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Confusing Cairo

January 18, 2011

After the pyramids, you may wonder what is left to see in Cairo. Ah, plenty! We wandered around that city for a week and did not run out of things to see. We also realized just how little of the city we actually did see (when you see the Picasa photos, you will understand…speaking of the photos, I am making progress and have posted some to Picasa. I took a lot and am trying to not overwhelm you with all of them…though for once I had a good number of photos taken of myself, to prove I actually WAS there!

On Tuesday we decided to see the Citadel, and Terry told me we were going to find the City of the Dead, as we had been unable to find it on Monday. The information we had made it sound like it was so easy to find the place, and while we had driven by it, it is not so easy to find it on foot. I figure whoever wrote these “guides” must have been people who were FROM Cairo, given the terms they used. But he was determined that we would find it that day.

So off to the Citadel we went. It is high enough that we should have been able to get some great panoramic shots, but although it was sunny, there was a lot of smog. In fact, we found that as we went through the week, it got progressively smoggier – bummer for panoramic photos, but how many does a person really need to take, right?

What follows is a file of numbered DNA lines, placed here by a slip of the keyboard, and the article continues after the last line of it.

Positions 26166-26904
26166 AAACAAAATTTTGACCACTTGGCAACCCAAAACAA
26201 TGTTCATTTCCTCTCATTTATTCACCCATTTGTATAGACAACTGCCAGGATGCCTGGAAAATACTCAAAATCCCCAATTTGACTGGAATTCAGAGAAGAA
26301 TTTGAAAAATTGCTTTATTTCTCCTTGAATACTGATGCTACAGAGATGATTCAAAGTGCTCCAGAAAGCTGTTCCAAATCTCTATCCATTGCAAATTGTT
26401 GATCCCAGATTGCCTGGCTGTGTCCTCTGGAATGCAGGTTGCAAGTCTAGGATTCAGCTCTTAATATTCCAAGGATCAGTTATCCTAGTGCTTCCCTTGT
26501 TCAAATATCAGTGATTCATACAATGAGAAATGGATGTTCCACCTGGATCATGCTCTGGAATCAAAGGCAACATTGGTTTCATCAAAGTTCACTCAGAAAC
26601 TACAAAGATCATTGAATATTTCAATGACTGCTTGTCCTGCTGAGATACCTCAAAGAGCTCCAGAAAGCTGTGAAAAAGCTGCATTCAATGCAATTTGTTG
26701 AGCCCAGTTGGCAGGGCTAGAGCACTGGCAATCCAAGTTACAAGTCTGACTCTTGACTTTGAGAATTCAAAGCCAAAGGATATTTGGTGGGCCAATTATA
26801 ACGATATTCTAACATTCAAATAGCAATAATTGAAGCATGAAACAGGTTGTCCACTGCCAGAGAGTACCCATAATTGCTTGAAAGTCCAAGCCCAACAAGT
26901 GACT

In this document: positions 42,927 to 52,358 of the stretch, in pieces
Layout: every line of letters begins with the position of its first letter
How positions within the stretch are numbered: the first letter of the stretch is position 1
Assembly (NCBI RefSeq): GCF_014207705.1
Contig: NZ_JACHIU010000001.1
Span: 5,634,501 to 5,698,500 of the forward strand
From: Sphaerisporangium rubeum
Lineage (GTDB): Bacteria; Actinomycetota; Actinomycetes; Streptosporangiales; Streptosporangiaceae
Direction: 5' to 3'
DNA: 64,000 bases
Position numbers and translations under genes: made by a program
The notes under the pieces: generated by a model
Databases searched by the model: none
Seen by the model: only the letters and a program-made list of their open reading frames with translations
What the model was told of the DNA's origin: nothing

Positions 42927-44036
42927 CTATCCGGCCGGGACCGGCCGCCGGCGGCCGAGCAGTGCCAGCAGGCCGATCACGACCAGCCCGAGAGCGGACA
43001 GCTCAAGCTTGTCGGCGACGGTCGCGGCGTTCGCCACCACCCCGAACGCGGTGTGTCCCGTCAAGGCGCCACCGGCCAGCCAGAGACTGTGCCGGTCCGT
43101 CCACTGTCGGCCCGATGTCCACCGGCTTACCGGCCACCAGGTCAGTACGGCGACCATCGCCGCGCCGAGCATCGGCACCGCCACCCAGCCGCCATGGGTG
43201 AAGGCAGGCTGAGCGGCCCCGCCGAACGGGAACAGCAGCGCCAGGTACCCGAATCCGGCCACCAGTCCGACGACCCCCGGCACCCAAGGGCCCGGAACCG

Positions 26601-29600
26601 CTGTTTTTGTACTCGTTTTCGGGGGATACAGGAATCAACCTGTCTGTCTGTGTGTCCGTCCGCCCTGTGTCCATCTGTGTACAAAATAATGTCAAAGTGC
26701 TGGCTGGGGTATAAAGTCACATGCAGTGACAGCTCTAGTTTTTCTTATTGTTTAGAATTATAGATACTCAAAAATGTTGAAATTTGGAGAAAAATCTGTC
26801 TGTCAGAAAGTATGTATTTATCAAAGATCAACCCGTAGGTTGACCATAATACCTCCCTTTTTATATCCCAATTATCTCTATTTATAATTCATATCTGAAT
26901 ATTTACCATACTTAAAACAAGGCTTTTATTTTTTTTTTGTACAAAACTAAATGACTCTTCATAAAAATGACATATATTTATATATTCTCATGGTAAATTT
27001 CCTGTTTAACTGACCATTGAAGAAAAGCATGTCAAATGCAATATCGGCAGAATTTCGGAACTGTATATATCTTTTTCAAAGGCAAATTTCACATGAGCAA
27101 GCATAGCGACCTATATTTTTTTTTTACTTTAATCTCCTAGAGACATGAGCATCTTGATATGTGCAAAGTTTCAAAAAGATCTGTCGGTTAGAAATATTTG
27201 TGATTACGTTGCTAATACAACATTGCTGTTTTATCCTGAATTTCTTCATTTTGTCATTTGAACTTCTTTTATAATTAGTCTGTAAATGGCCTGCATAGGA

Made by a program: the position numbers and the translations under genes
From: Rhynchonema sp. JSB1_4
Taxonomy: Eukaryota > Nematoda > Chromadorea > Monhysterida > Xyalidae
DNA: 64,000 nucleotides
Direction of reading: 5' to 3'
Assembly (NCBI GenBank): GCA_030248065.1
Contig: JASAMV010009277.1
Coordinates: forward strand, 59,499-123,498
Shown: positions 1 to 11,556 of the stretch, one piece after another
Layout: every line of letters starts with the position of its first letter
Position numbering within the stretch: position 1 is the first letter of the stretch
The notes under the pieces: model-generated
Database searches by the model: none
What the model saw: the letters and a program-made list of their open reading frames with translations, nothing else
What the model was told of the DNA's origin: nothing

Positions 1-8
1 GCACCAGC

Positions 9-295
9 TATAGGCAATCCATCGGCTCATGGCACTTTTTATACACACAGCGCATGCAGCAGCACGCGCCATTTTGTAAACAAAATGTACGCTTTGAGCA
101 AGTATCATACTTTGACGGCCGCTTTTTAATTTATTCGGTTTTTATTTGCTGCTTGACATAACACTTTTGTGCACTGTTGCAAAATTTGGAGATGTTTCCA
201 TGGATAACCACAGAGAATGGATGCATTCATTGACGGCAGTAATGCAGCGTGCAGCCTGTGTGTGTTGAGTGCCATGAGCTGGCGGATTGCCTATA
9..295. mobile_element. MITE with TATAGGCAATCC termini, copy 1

The bigger bummer for my photos, to forewarn you, is that there was apparently something either on the lens (not likely, because I kept checking and cleaning it) or IN the camera that is causing marks to appear on nearly all my photos. This is so disheartening for me.

Nonetheless, I took many photos at the Citadel, of course – architecture galore. I also, for the first time, went inside a mosque (two actually). Although they are no longer in use, they still retain the layout from when they were and truth be told, I had no idea what the different things were for!

That is most of what the Citadel is – there is a police museum and military museum too (yawn), but the main “attraction” is the Muhammed Ali Mosque, which is pretty ornate and beautiful. There was another mosque there as well, called the Mosque of al-Nasir Muhammad, which is actually more beautiful architecturally than the other, though not as ornate.

Upon leaving the Citadel, we were once again accosted by taxi drivers. The entire time we were there, if we were walking down the street, the taxi drivers would slow down, honk their horn, and offer their services. I stopped even looking at them and just waved them by. These guys, though, were waiting at the bottom of the hill of the Citadel (they got charged if they went past the gate) and did not want to take “no” for an answer. Terry told them we wanted to go to the City of the Dead, and one said “no, no, that’s too dangerous – you don’t want to go there. I’ll take  you to Khan el Khalili.”  I said “funny, everything I have read says it is safe,” to which he said “I can see that you don’t trust people.” Well, even if he had had a chance for a sale, it was gone then. So off we went, on foot, to find the City of the Dead.

After more confusion (that map really was pretty worthless), we at long last found the City of the Dead. In case you are wondering why I wanted to see it, here is a description: